Harold Patterson, football player (Born 4 Oct 1932; died at Kinsley, KS, 21 Nov 2011). He became a star CFL player early in his 14-year career as a member of the vaunted MONTREAL ALOUETTES passing attack led by quarterback Sam Etcheverry from 1954 to 1960.

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Harold Ballard

Harold Ballard, hockey executive (born 30 July 1903 in Toronto, ON; died 11 April 1990 in To-ronto, ON). Ballard was a sports enthusiast from a young age and began running hockey teams in Toronto in the early 1930s. After helping to build a successful organization with the Toronto Marlboros in the 1940s and 1950s, Ballard became part of a seven-man committee running the Toronto Maple Leafs in 1957. He was one of three owners in control of the team when Toronto won the Stanley Cup four times in the 1960s, but after becoming principal owner in 1972, his bombastic, autocratic style contributed to the team’s decline on the ice. Ballard was elected to the Hockey Hall of Fame in 1977. He bought the Hamilton Tiger-Cats in 1978 and was elected to the Canadian Football Hall of Fame in 1987.

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Harry Howell

Henry (Harry) Vernon Howell, hockey player, coach, manager, scout (born 28 December 1932 in HamiltonON; died 10 March 2019 in Ancaster, ON). Harry Howell was a defenceman in the National Hockey League (NHL). He played for the New York Rangers, Oakland Seals, California Golden Seals and Los Angeles Kings. Known affectionately as “Harry the Horse,” he set a franchise record with the Rangers for most games played with 1,160. He was also a seven-time all-star and a Norris Trophy winner. Following the end of his playing career, he served as a coach, manager or scout for several teams, including Team Canada (1978 world championships), the Edmonton Oilers and the New York Rangers. Howell was inducted into the Hockey Hall of Fame in 1979. His No. 3 was retired by the Rangers in 2009.

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Harry Jerome

Harry Winston Jerome, OC, track and field athlete, consultant, teacher (born 30 September 1940 in Prince Albert, SK; died 7 December 1982 in Vancouver, BC). Three-time Olympian Harry Jerome won the bronze medal in the 100 m race at the 1964 Olympic Summer Games in Tokyo, Japan. He also won gold medals at the 1966 Commonwealth Games and the 1967 Pan American Games. Jerome broke the Canadian record in the 220-yard dash when he was only 18 years old and set or equalled world records in the 60-yard indoor dash, the 100-yard dash, the 100 m sprint and the 440-yard relay. Following his retirement from competition, he promoted amateur and youth sport through national and provincial programs. Jerome also advocated for better support of Canadian athletes and for greater representation of racialized Canadians on Canadian television and advertising. He was the recipient of numerous honours and awards, including the Order of Canada.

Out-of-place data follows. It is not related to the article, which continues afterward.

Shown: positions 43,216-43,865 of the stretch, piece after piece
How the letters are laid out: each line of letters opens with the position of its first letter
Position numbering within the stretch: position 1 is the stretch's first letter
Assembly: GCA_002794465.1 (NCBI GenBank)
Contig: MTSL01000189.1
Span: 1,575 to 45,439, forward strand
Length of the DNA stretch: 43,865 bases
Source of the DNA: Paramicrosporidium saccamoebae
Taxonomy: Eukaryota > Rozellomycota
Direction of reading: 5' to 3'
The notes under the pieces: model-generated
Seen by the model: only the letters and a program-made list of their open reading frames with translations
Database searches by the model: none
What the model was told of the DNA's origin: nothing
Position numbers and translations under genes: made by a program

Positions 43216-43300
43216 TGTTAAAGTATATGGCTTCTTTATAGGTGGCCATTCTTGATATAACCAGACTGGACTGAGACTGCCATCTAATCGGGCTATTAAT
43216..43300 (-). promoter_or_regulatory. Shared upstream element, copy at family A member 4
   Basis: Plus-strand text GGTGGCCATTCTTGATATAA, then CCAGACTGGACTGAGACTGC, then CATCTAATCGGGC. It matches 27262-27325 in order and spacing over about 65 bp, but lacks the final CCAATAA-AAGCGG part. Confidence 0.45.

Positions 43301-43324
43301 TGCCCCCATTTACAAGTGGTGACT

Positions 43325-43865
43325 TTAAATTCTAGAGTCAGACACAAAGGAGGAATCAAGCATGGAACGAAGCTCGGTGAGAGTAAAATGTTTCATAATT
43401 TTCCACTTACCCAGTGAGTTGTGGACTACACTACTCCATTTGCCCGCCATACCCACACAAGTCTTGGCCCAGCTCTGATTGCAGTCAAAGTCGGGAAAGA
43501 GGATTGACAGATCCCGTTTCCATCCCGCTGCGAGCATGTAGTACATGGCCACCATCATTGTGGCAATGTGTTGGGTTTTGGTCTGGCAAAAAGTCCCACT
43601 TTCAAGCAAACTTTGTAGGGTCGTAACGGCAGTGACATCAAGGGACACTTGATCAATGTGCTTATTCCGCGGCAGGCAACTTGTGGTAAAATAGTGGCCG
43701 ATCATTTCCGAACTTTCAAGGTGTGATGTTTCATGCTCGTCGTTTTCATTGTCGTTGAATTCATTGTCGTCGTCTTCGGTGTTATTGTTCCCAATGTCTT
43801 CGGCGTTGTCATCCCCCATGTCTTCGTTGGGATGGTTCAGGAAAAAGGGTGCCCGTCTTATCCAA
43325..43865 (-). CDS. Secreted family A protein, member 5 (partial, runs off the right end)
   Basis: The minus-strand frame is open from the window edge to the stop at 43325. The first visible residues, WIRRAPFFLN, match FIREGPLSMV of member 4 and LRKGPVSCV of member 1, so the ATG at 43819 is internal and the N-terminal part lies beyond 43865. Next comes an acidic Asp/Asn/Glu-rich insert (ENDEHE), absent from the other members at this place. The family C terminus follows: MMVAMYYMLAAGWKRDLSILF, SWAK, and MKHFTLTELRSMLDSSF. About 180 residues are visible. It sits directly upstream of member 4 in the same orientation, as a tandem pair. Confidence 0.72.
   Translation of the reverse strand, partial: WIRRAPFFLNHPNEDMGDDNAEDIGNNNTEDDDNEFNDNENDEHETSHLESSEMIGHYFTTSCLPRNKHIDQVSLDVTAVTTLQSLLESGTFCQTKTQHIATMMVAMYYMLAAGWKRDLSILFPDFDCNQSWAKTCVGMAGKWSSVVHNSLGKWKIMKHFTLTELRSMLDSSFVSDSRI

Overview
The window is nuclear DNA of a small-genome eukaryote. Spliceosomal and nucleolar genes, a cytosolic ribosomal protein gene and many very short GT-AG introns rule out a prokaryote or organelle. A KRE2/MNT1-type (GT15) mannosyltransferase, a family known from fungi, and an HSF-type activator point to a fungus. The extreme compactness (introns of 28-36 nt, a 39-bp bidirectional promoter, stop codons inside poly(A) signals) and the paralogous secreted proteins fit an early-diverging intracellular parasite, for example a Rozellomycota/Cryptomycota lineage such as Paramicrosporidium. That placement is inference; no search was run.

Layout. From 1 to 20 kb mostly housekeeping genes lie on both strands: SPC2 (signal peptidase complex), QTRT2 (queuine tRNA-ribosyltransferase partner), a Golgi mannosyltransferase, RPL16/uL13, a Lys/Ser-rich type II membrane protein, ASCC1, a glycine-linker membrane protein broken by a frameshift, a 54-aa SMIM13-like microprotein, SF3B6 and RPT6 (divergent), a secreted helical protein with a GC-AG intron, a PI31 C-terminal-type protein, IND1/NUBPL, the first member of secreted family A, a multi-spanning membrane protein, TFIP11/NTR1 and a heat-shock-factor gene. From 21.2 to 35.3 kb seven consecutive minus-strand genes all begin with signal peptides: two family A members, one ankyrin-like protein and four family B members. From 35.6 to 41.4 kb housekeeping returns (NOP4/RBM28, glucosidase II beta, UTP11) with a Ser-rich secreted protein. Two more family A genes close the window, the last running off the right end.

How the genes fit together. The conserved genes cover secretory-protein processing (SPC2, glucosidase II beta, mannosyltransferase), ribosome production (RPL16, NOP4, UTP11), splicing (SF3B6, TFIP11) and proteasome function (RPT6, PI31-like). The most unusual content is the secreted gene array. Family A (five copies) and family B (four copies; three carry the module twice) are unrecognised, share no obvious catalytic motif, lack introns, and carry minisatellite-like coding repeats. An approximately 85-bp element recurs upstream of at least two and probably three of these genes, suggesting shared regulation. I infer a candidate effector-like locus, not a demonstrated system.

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Hayley Wickenheiser

Hayley Wickenheiser, OC, hockey player, softball player (born 12 August 1978 in Shaunavon, Saskatchewan). Hayley Wickenheiser won seven gold medals and six silver medals with Team Canada at the IIHF Women’s World Hockey Championship, as well as four gold medals and one silver medal at the Olympic Winter Games. She is the all-time leader in goals (18), assists (33) and points (51) in women’s ice hockey at the Olympic Winter Games. She is the all-time leader in assists (49) and points (86) at the Women’s World Hockey Championship. She was also the first woman ever to score a goal in a men’s professional league. Wickenheiser retired from competitive hockey in 2017, finishing with 379 points (168 goals and 211 assists) in 276 games with Team Canada. An Officer of the Order of Canada, she has won the Bobbie Rosenfeld Award as the Canadian Press Female Athlete of the Year and been inducted into Canada’s Walk of Fame and the Hockey Hall of Fame.

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Hec Crighton

Hector Naismith Crighton, "Hec," athlete, coach, referee and teacher, author (b 2 April 1900 at Toronto, Ont; d 17 April 1967 at Toronto, Ont) Crighton is best known for his donation of the coveted HEC CRIGHTON TROPHY, presented annually to the Outstanding University Football Player in Canada.

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Helen Vanderburg

Helen Vanderburg, synchronized swimmer (b at Calgary 12 Jan 1959). Vanderburg was the first Canadian to dominate international synchronized swimming. A member of the national team from 1971 to 1979, she won 11 Canadian solo, duet and figure titles.